Dear Sam: I am sure you find your inbox filled with requests like mine, but I don’t know where else to turn.
I have been on unemployment for more than eight months and have not landed a single interview! I have actually never been able to secure a "job of my dreams" since I immigrated to the United States 14 years ago.
I possess an advanced degree in music education, but am unable to find a job and unable to retarget my résumé to secure work in an alternate field. I am losing strength and perseverance. I invested so much money, energy, and time in my education, and now what?
I know that you are not a counseling agency and I apologize for spilling all the bitterness, but I need a bit of support. I appreciate any commentary you can provide on my résumé. – Nada
Dear Nada: I’m so sorry to hear that since coming to the U.S., you have been unable to secure your “dream job.” From looking at your résumé, I can see you are a highly qualified music educator with a document that should be fairly effective in positioning you for professor opportunities at the college level.
What I am concerned about, however, is the appearancewith this résuméof the transferability of your qualifications and experience into other fields.
I imagine that professor opportunities with area colleges and universities, within departments of music, are few and far between, so having a résumé that sells your transferable skills would be vital in opening doors in other areas of interest.
Determine what you are qualified to do and interested in pursuing
The first step in writing a résumé, which positions you for opportunities outside of your main field of experience and education, is to determine what those alternate opportunities may be. You could take your training and experience in multiple directions.
I can think of several options I have seen other candidates pursue with similar backgrounds: teaching at a middle or high school level, a business development position with an organization in the music industry, or even a program leadership role in a nonprofit with work closely associated with your craft.
Start perusing job postings and identify what positions are out there for which you fulfill the majority of qualifications, and start to think of your experience in a different light.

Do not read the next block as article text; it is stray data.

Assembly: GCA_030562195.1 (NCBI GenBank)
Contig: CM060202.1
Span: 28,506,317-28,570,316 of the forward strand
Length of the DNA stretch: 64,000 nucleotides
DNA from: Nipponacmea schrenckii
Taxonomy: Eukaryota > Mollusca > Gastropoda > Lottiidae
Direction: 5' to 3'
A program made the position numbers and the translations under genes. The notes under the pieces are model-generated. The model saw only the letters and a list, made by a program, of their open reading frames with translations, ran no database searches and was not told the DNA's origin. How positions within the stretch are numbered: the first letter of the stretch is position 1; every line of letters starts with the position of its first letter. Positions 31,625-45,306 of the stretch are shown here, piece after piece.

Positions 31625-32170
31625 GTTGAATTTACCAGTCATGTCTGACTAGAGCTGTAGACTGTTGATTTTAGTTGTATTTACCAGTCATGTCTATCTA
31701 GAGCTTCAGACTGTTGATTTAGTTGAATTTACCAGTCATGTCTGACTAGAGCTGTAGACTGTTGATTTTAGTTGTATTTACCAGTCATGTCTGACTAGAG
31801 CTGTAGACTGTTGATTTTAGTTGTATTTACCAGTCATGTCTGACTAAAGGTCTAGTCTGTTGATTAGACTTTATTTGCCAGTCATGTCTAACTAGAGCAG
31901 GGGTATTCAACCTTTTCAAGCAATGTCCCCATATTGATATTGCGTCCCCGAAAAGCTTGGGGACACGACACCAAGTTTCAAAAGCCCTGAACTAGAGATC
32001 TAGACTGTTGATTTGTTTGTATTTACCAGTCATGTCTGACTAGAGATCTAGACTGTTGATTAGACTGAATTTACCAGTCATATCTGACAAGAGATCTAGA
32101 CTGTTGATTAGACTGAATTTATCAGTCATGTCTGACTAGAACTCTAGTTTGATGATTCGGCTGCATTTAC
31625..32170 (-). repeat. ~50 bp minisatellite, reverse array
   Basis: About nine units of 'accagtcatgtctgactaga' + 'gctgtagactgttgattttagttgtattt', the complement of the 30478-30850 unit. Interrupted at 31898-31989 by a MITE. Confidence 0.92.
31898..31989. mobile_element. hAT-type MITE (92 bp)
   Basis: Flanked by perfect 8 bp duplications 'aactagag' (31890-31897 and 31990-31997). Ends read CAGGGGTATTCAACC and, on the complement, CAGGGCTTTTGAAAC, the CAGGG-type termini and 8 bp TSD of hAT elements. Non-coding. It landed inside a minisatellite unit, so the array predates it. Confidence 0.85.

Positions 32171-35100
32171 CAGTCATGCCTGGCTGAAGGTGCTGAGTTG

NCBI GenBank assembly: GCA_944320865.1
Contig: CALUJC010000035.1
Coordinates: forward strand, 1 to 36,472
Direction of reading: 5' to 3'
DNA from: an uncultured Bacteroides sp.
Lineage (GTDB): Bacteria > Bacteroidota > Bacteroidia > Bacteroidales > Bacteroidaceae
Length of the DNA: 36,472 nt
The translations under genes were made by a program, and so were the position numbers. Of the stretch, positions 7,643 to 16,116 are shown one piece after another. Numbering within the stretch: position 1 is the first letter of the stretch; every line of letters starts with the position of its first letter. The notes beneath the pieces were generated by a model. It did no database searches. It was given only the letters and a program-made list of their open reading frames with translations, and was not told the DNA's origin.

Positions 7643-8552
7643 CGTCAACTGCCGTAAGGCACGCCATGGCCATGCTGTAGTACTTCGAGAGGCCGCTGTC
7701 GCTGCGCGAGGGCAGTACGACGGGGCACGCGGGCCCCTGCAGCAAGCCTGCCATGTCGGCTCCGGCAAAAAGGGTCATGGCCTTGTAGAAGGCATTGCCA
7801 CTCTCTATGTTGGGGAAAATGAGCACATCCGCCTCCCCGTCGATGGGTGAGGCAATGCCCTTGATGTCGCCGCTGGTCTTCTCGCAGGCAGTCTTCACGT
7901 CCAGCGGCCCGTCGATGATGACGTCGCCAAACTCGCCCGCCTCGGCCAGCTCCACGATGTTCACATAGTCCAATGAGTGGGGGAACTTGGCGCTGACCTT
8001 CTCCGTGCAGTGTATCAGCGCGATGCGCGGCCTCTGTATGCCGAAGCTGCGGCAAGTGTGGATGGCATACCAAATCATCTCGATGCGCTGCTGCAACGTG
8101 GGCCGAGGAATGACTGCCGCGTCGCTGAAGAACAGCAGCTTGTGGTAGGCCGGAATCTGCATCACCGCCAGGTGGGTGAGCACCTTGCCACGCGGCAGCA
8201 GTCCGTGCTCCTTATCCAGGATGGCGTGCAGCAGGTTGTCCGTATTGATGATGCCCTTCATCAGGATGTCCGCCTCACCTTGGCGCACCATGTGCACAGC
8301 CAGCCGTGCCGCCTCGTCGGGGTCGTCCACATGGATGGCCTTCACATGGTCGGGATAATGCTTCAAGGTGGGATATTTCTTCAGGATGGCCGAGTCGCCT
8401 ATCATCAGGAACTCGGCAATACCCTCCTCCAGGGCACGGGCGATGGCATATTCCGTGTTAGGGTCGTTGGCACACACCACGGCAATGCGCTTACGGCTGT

Keyword map to outline content development strategies
Once you have found a handful of positions of interest, I recommend performing a keyword mapping exercise in order to outline the content most important to include in your résumé. To perform keyword mapping, I suggest the following steps:
(1) Print a representative sampling of job postings (10 or so) you are interested in;
(2) read the postings and write desired qualifications, skills, etc. on the left side of a piece of paper;
(3) cross-reference the list with your qualifications, transferring the items you possess to the right side of the piece of paper, and crossing them off the left side of the paper;
(4) for items that you “sort of” have, “move” those to the middle of the paper.
This “master list” will then illustrate an overview of your qualifiers (right side of the page), disqualifiers (left side of the page), and potential disqualifiers (middle of the page).
These keywords and phrases then need to be incorporated into your résumé, being very careful how you handle or perhaps address items that remain on the left side of the page or fall in the middle.
This exercise will provide you with a roadmap for the language you need to speak to develop a targeted résumé based on your areas of interest.
This exercise will also showcase whether your career targets are too diverse. If you find yourself writing furiously by the time you are mapping your sixth or seventh job posting, then perhaps you need to take a closer look at the target of your job search to ensure you are positioning yourself as something and not everything.
Walk a fine line between qualified and overqualified
I fear, based on your impressive qualifications, you are applying for positions and being deemed overqualified. It is important to note that an overqualified candidate is less likely to receive a call than an underqualified candidate.
When you are overqualified for a position for which you are applying, the hiring manager may feel that the open position may not be a challenge for you, that you may become easily bored, that it may be a stepping stone while you find the “right” opportunity, and that you may not be willing to accept the salary for the position.
It is unfortunate that these are assumptions that are made, but you need to be aware that these thoughts may be going through the minds of the reviewers if you are applying for positions for which you are vastly overqualified.
The keyword mapping exercise above will help you make certain that the content you present is in line with the requirements for the positions for which you are applying.
Once you define your target and identify the language that needs to be spoken, you can rebuild your résumé using your most applicable transferable skills, hopefully positioning your job search for success.
Best to you.